Whatever the Duchess of Cambridge wears in public — even a simple raincoat — attracts attention. So when her donning a Beulah London scarf made headlines earlier this year (The Telegraph of London called it “conscientious style” from a “reasonably under-the-radar brand”), the luxury womenswear brand — and its cause — attracted some well-deserved attention.
Launched after co-founders Lavinia Richards and Lady Natasha Rufus Isaacs took a volunteer trip to India, Beulah London provides sustainable, fair-trade wages to women who might otherwise fall victim to human trafficking. Richards’ efforts recently earned her a 2018 GROW Fellowship with the nonprofit Vital Voices Global Partnership, which helps women around the world grow their businesses and lift up their communities. She hopes the fellowship gives her skills in strategic planning, business and personal leadership so that Beulah London can grow from a brand into something bigger — a community of people who are acting as agents of change, she says.
Social good as a business goal also extends to other participants in the GROW Fellowship program, which FedEx supports as a platinum sponsor. Raneem Mourad and Kashida, an e-learning company based in Lebanon, aim to create content that is easy to access and free to all. Shilpa Jain’s company, Logics Solutions, is working to bring low-cost telecom networks to remote parts of India, connecting the rural masses to the digital economy. And Maurine Birir’s company in Kenya, Worldgates Enterprises, recycles waste materials into charcoal briquettes, which burn hotter and cleaner than wood. “Access to sustainable energy for all is a critical challenge for global development and is closely linked to poverty and development,” Birir says. “Through the Vital Voices GROW Fellowship, I have been empowered with building blocks to operate the enterprise, alleviate restrictions on growth, increase sustainability and control our enterprise operation.”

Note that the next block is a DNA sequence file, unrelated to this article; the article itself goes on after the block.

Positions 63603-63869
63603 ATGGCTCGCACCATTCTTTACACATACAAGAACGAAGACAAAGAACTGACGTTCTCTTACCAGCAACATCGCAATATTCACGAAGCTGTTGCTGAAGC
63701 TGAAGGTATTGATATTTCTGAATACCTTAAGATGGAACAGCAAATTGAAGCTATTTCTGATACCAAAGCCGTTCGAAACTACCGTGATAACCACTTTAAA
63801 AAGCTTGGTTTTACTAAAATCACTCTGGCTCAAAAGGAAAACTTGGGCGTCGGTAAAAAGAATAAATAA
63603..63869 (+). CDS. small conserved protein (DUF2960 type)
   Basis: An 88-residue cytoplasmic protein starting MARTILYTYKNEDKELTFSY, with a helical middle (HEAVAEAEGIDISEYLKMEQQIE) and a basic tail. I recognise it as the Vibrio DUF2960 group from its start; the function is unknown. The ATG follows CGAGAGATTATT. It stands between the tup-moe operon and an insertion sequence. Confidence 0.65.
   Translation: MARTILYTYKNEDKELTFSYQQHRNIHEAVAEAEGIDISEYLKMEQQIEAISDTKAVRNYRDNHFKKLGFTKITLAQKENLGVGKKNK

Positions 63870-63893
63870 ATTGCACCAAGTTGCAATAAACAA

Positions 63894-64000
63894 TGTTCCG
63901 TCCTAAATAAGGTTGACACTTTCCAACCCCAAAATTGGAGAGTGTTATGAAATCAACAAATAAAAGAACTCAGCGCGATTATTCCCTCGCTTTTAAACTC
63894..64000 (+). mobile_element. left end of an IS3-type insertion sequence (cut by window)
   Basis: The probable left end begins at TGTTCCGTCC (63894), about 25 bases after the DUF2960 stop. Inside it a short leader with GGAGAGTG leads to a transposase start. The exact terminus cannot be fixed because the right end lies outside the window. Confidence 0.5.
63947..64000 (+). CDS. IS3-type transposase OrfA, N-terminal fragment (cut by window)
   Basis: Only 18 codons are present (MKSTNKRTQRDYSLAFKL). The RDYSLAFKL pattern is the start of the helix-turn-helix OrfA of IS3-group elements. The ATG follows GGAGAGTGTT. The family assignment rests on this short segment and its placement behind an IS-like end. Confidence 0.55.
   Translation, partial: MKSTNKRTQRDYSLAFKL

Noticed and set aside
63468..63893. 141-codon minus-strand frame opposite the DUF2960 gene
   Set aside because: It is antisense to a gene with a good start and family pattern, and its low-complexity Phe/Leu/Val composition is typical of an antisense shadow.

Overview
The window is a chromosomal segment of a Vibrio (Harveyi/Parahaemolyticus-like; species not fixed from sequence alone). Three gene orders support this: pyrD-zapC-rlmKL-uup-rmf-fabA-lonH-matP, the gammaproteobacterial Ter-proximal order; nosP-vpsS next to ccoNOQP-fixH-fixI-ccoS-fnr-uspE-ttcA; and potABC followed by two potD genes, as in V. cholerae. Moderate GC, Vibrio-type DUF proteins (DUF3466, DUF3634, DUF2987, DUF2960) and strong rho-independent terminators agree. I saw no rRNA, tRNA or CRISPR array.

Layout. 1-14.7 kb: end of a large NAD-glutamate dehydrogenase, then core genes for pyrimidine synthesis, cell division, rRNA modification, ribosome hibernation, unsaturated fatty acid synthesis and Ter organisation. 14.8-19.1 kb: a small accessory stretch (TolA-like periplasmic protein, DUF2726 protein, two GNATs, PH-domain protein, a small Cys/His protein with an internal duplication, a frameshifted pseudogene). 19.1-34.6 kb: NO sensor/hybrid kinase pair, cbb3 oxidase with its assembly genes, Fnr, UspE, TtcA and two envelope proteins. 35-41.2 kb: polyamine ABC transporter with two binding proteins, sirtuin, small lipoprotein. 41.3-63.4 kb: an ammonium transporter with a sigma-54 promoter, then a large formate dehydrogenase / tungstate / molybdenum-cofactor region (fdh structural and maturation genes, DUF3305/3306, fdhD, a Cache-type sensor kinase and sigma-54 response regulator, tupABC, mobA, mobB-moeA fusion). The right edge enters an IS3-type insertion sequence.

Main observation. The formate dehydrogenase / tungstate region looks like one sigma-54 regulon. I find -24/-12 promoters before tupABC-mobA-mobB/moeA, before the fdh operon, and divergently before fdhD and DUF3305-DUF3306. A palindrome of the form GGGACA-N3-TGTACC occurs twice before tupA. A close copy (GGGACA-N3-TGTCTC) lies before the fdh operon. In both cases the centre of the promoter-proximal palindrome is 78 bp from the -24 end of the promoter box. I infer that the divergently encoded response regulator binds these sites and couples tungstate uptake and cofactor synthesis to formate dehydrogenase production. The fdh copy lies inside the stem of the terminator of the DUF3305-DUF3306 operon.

Vital Voices Global Partnership has invested in more than 15,000 women in 181 countries and territories since its inception in 1997. The organization recently expanded coverage of its GROW Fellowship and now includes participants from the United States, Asia and Europe, as well as Latin America, the Middle East and North Africa, and Sub-Saharan Africa. Learn more about the work of Vital Voices in an Access interview with Alyse Nelson, the organization’s co-founder, president and CEO.
PHOTO ABOVE: Vital Voices GROW Fellows Patience Magodo of Tafadzwa Ne Chiedza Development Trust and Maymunah Tusuf Kadiri of Pinnacle Medical Services Limited work at an in-person training in Cape Town, South Africa.
Editor’s note: This is the first in a series of stories following the 2018 class of Vital Voices Global Partnership GROW Fellows. Future stories will cover their progress gaining the skills they need to grow their business and make differences in their communities and countries.